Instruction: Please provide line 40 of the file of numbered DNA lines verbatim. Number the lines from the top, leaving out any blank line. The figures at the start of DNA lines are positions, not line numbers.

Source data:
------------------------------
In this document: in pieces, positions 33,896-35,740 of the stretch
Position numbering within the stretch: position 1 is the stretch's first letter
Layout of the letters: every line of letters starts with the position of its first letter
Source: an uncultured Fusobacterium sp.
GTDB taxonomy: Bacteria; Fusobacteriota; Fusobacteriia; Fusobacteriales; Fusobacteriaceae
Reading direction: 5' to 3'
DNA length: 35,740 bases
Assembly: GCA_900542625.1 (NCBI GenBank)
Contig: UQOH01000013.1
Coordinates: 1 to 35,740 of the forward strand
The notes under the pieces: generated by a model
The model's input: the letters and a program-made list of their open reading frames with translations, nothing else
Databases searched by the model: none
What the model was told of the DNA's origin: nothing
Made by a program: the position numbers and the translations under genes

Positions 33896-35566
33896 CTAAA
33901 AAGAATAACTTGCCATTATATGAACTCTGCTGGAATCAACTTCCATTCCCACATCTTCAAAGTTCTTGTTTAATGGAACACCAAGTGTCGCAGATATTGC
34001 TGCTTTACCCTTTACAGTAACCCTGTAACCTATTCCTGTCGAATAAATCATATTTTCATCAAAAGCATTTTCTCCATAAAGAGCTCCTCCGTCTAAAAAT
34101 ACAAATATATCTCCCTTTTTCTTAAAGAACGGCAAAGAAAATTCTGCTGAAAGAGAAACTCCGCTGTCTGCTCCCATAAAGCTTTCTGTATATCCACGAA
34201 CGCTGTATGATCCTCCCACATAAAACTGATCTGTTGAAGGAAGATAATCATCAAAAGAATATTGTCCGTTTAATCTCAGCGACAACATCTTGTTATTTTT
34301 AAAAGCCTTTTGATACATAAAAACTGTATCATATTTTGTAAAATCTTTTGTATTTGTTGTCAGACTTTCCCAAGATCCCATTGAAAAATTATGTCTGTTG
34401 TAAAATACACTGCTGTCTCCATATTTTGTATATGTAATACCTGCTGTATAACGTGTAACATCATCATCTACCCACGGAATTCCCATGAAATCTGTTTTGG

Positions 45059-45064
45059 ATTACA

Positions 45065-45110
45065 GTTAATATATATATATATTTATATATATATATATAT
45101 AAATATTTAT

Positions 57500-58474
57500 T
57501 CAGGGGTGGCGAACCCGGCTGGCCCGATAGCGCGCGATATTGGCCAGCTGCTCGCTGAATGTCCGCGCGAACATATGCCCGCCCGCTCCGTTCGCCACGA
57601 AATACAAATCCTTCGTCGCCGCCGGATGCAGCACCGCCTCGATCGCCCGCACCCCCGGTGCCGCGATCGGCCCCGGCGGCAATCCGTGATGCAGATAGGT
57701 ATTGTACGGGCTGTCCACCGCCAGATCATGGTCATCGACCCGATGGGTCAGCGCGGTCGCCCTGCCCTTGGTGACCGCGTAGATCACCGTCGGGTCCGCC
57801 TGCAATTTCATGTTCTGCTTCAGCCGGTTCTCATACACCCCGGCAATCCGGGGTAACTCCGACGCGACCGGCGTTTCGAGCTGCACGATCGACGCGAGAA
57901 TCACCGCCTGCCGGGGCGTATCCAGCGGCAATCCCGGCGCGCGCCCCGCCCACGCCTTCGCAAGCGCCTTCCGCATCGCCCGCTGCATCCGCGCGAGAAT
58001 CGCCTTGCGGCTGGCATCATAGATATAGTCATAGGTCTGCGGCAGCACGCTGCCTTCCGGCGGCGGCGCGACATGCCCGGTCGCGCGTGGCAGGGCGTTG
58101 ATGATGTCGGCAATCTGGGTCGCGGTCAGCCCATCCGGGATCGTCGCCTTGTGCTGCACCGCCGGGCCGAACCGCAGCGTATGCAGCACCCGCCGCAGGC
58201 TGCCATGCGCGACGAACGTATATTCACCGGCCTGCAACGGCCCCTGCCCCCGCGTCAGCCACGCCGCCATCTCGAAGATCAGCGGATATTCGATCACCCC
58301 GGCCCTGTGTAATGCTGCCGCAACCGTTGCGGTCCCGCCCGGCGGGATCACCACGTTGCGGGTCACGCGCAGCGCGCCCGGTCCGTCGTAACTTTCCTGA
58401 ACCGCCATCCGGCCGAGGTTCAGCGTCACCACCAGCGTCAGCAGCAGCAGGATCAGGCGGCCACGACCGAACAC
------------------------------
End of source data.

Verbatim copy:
58401 ACCGCCATCCGGCCGAGGTTCAGCGTCACCACCAGCGTCAGCAGCAGCAGGATCAGGCGGCCACGACCGAACAC